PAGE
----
Makings of Moon landing: 50 years ago, Apollo 11 was one year from ‘giant leap’

One year before humanity’s first lunar landing, the moon must have still felt quite far away.

On July 20, 1968, the pieces for Apollo 11 were starting to come together, but the mission itself was still six months from a formal announcement. Four missions needed to launch and be successful before Apollo 11 could even attempt to fulfill President John F. Kennedy’s challenge from seven years before.

“I believe that this nation should commit itself to achieving the goal, before this decade is out, of landing a man on the moon and returning him safely to Earth,” Kennedy said in May 1961. [Building Apollo: Photos from Moonshot History]

And Apollo 11 would achieve that and more.

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But 50 years ago this Friday (July 20), the space agency was still recovering from a launchpad fire that claimed the lives of its first Apollo crew a year and a half earlier. In addition, the rocket that NASA needed to fly astronauts to the moon still had serious issues, and the spacecraft that would deliver the crew to the lunar surface was facing delays.

With the Soviet Union pursuing its own moon landing program, it would take more than one giant leap for Apollo 11 to win the space race.

Stages to the moon

One year before the landing, the Apollo 11 launch vehicle was in pieces.

By July 20, 1968, the massive Saturn V rocket had launched only twice — both times without a crew — and the second time did not go well. In April 1968, Apollo 6 lifted off and quickly developed “pogo,” a self-induced vibration, that damaged the second- and third-stage engines.

In the aftermath of the anomaly, Boeing ordered a delay to the static test-firing of Apollo 11’s Saturn V first stage, S-IC-6, until pogo-preventing modifications could be made. On July 16, 1968, one year to the day before the launch of Apollo 11, first-stage propellant tanking tests were declared complete.[Watch NASA’s Apollo 11 Moonwalk Moments in This Archive Video]

“Two days later, NASA announced the conclusions of its investigations into the pogo problem,” Alan Lawrie wrote in “Saturn V: The Complete Manufacturing and Test Records” (Apogee, 2005).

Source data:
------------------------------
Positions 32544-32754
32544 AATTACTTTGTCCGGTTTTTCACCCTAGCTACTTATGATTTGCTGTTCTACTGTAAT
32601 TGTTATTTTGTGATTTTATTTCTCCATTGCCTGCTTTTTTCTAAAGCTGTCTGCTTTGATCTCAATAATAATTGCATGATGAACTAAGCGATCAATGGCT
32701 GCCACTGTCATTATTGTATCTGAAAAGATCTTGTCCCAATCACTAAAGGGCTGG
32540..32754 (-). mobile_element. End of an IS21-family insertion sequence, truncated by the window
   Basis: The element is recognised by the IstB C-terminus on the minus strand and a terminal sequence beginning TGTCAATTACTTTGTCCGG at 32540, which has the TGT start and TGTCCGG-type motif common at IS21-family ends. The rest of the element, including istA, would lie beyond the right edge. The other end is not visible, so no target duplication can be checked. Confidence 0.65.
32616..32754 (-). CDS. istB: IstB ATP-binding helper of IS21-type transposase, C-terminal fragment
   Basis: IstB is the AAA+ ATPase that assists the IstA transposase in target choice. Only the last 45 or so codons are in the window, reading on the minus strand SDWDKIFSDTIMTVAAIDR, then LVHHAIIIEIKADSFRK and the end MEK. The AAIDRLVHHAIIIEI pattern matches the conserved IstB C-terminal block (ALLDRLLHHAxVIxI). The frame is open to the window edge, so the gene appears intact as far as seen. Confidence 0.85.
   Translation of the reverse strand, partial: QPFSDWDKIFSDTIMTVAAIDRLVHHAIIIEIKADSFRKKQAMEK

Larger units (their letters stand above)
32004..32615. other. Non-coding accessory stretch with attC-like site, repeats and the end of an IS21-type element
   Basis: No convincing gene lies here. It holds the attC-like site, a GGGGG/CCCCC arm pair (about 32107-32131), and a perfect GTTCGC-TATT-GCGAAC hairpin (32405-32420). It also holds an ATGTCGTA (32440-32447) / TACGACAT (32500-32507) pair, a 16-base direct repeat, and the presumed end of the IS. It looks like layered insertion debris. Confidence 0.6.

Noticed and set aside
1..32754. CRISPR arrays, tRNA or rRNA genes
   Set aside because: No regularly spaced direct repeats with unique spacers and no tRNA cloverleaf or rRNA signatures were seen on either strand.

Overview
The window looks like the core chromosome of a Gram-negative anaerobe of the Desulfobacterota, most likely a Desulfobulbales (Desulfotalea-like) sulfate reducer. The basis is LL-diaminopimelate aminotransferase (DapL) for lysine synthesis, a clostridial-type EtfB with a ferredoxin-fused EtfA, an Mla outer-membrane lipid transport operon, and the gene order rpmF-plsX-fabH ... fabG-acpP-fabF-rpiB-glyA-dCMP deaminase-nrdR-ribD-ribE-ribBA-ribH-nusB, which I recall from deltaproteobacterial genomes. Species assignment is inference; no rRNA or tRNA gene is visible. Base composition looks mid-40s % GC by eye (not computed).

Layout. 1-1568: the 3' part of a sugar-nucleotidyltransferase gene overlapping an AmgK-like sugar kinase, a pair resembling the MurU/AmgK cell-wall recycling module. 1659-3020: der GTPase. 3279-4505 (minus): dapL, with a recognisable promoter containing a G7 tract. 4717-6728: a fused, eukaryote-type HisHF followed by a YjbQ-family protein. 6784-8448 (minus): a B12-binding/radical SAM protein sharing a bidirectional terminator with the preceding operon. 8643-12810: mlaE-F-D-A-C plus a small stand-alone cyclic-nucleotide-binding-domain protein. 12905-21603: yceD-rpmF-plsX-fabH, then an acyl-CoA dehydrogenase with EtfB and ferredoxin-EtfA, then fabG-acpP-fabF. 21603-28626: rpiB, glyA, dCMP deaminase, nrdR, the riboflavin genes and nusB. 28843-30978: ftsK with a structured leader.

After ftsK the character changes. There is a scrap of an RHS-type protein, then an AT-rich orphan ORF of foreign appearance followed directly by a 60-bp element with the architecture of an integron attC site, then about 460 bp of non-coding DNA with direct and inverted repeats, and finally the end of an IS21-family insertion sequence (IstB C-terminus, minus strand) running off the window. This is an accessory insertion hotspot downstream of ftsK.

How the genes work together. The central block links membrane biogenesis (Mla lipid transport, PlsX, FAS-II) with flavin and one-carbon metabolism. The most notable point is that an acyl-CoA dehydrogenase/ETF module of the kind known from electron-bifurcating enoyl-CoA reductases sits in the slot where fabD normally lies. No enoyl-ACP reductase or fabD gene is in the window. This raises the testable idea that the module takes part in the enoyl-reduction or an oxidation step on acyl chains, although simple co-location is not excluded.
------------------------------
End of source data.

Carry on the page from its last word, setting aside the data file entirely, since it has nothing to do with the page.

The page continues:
The fix, as implemented and tested on S-IC-6, was to add small gas reservoirs in the first stage’s liquid-oxygen pre-valves, changing the frequency of the propulsion system.

Meanwhile, the Apollo 11 Saturn V’s second stage, S-II-6, had been waiting since June 28 in the A-2 test stand at the Mississippi Test Facility (now called the Stennis Space Center), in preparation for its own first test-fire, slated for September 1968.

The third stage, S-IVB-506N, was test-fired on July 17, 1968, at the Douglas Aircraft Co.’s Sacramento Test Operations Facility in California. The stage’s single J-2 engine burned for 445.2 seconds, clearing it to send Apollo 11 to the moon. [Apollo 11’s Scariest Moments: Perils of the 1st Manned Moon Landing]

Ships’ shape

On July 10, 1968, NASA managers met in Houston, where they certified the “Block II” Command and Service Module (CSM) for flight. The review of the redesigned spacecraft came 18 months after the launchpad fire tore through the Apollo 204 (Apollo 1) Block I command module, killing three astronauts and bringing the Apollo program’s pursuit of the moon to a temporary halt.

The Apollo 7 mission, which would launch in October 1968, still needed to prove the vehicle’s flight-worthiness in Earth orbit, but work could now pick up in pace on the down-schedule spacecraft.

In July 1968, Apollo 11’s CSM-107 was still under construction at North American Aviation’s factory in Downey, California. The command module had yet to have its heat shield installed, and both it and the service module were undergoing individual system checks.

The CSM was still six months from being ready to ship to Kennedy Space Center in Florida.

The Apollo 11 lunar module, LM-5, would ultimately beat CSM-107 to the Cape by a week, but one year out from it landing on the moon, it was still undergoing testing at Grumman Aircraft Engineering Corp.’s factory in Bethpage, New York.

Electrical engineer Salvatore Sarbello, writing in a construction log for LM-5, noted fluctuations in power levels as environmental control system testing continued on July 20, 1968.

Just a few days earlier, Sarbello logged the 4 hours it took to install Panel 5 in the ascent stage of the lunar module. The panel included the stop and start buttons to control the engines that would lower and raise the vehicle for the lunar surface.

CSM-107 and LM-5 would come to be much better known as “Columbia” and “Eagle,” but those call signs would not be publicly known for almost another full year.

Moon men

One year out from their landing on the moon, Neil Armstrong, Edwin “Buzz” Aldrin and Michael Collins were not the crew of Apollo 11.

On July 20, 1968, Armstrong and Aldrin were serving as the backup commander and lunar module pilot, respectively, for the Apollo 8 Earth orbit mission. At that point, even the idea of sending Apollo 8 to circle the moon, which would happen that December, was still two weeks away (and that change of mission would not be announced to the public until November).